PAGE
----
Jesus would frequently ask deep questions such as “What do you want me to do for you?” and “Why do you call me ‘Lord, Lord’ and do not do what I say?” The answers to these questions that Christ asked must be thoughtfully examined. Most likely, we can’t respond to them right away. One factor that keeps a lot of us from raising meaningful and excellent questions is a sense of being rushed.

3. Jesus Asked Difficult Questions

The invitation to have a genuine, life-giving connection with God is the central message of the gospel. This relationship involves the ability to follow him every single day. Jesus was not hesitant to ask hard questions of his disciples and those who were listening as he was proclaiming the message of God through teaching, sermons, and healing.

These include questions like “Will you truly lay down your entire life for me?” as well as “What good is it for a man to gain the whole world but forfeit his soul?” which are difficult and challenging even for his disciples.

4. Jesus Never Asked Questions About “When”

We frequently ponder questions about time. “When will I get married?” “When will I land the job of my dreams?” Remarkably, Jesus never asked such questions. Whenever Jesus asks that type of question, he doesn’t literally mean “when.”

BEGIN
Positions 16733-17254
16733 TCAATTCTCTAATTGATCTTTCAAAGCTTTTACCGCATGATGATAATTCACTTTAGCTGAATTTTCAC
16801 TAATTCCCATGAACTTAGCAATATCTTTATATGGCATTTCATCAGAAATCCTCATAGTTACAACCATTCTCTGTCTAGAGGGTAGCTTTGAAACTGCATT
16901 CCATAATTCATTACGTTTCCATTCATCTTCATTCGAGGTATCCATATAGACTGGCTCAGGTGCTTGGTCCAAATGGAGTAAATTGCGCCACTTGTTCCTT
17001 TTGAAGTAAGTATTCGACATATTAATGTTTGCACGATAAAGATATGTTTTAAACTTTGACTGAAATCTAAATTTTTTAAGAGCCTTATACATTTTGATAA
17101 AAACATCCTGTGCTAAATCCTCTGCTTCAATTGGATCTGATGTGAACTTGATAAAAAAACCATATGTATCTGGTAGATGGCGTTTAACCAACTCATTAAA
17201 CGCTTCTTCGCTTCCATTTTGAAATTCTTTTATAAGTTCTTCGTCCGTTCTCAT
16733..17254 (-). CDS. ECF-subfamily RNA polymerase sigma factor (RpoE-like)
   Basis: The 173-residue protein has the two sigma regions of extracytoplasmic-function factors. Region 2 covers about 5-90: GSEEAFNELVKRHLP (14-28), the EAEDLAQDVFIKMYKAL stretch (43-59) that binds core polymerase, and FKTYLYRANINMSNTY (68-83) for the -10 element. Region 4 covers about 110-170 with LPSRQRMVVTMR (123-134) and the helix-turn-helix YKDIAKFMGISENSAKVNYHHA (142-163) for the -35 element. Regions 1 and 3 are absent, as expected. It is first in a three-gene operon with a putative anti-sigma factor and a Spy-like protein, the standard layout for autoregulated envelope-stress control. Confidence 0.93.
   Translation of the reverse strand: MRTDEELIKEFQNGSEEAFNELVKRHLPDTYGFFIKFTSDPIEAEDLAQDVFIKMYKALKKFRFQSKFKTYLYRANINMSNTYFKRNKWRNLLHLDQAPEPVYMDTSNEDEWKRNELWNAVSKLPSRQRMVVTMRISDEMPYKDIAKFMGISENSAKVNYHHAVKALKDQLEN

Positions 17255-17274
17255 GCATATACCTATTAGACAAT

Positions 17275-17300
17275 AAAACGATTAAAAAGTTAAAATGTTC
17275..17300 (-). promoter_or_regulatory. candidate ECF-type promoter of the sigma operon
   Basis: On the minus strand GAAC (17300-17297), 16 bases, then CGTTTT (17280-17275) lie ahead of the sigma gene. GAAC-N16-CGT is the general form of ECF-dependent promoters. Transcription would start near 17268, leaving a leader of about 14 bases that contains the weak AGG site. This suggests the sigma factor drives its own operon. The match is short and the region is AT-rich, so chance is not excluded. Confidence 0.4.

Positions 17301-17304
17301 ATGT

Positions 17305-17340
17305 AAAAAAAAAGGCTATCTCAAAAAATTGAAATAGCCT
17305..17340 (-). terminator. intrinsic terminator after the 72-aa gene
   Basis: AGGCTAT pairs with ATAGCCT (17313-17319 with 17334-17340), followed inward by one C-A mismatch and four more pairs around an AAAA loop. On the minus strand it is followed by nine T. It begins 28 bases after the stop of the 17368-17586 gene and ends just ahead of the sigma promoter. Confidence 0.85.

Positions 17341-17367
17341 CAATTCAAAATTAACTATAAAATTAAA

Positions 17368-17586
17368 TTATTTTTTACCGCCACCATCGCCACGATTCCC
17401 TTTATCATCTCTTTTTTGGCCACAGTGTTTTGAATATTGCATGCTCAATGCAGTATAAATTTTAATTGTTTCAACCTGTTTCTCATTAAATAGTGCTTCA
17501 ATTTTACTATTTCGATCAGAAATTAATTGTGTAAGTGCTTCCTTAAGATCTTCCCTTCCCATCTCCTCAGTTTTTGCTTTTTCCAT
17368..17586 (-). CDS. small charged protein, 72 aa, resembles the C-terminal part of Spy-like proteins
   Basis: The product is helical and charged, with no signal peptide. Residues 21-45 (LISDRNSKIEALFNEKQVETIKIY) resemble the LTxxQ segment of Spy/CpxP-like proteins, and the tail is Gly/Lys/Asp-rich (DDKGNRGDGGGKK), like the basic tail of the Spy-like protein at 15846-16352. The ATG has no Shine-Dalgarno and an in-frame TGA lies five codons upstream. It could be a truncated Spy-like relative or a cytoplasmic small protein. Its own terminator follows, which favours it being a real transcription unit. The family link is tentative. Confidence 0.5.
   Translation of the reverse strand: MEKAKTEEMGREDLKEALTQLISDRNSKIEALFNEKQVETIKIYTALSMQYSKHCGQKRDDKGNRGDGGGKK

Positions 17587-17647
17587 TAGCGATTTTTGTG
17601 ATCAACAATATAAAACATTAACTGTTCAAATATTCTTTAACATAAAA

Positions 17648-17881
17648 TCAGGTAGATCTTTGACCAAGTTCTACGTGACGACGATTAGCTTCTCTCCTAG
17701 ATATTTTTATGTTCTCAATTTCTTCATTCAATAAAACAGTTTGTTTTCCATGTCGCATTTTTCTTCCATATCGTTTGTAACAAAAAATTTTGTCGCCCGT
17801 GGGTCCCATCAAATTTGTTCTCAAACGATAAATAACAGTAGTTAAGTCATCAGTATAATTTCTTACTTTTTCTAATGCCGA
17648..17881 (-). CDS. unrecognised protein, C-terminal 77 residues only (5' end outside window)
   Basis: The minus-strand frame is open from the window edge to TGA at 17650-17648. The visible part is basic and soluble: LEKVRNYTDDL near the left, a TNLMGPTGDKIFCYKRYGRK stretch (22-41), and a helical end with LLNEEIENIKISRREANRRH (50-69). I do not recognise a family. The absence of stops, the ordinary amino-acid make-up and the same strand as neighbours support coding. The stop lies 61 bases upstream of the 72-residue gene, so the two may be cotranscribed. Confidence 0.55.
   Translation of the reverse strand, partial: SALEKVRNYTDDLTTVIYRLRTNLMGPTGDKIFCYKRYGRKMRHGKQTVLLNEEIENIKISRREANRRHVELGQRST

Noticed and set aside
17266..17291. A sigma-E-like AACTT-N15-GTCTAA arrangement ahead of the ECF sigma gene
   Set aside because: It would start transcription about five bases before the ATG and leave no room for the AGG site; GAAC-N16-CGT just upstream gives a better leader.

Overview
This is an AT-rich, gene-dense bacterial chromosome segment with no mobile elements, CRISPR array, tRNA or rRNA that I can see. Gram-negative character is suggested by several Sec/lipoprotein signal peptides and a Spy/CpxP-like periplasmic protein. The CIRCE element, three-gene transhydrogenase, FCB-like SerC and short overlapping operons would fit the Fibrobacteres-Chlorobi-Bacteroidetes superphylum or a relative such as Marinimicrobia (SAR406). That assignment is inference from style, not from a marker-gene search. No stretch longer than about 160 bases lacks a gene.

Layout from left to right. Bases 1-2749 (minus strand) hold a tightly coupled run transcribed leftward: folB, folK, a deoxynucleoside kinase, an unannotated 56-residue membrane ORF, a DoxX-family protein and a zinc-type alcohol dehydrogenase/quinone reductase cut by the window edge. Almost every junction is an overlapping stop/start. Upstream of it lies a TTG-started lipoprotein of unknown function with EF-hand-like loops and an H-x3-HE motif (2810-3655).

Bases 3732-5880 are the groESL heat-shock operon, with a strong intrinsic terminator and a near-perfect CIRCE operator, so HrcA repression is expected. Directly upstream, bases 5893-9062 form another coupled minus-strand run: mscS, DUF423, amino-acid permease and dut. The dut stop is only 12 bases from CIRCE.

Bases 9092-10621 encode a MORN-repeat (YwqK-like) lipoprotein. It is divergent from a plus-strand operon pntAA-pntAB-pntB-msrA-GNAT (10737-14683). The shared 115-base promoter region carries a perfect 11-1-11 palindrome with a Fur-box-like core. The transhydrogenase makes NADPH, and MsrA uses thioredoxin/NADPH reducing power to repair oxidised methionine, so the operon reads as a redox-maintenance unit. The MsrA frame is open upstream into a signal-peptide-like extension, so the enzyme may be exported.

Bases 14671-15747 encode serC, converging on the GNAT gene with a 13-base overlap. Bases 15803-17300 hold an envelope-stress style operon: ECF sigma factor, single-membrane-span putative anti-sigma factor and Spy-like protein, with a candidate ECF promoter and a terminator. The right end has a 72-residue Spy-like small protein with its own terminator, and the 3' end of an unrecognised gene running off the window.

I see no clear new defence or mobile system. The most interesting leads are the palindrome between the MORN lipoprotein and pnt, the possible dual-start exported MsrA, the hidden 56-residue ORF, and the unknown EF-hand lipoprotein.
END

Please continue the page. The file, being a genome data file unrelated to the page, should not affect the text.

Perhaps when we live with an everlasting assurance of God’s plans for us, these questions don’t matter as much. Our questions become less important the more sure we are of who Christ is and the assurances he has given.

Most of these concerns may seem significant at the moment; however, when we already have the answer, we don’t have to live with fear and anxiety anymore. God has complete control. Jesus cares more about who we are pursuing and how we are developing as Christians than when things occur.

rocks with a question mark


Only God can impart significant spiritual truths by asking questions. Jesus never posed a question in order to find out the answer. Like a surgeon using a scalpel, he gently cuts into a deeper level of comprehension and awareness in us by asking.

These are only some of the questions that Jesus asks, as recorded in the Bible. These inquiries may reach the core of our being and endow us with the capacity to discern the best course for our lives. This way, it brings scripture powerfully alive within us.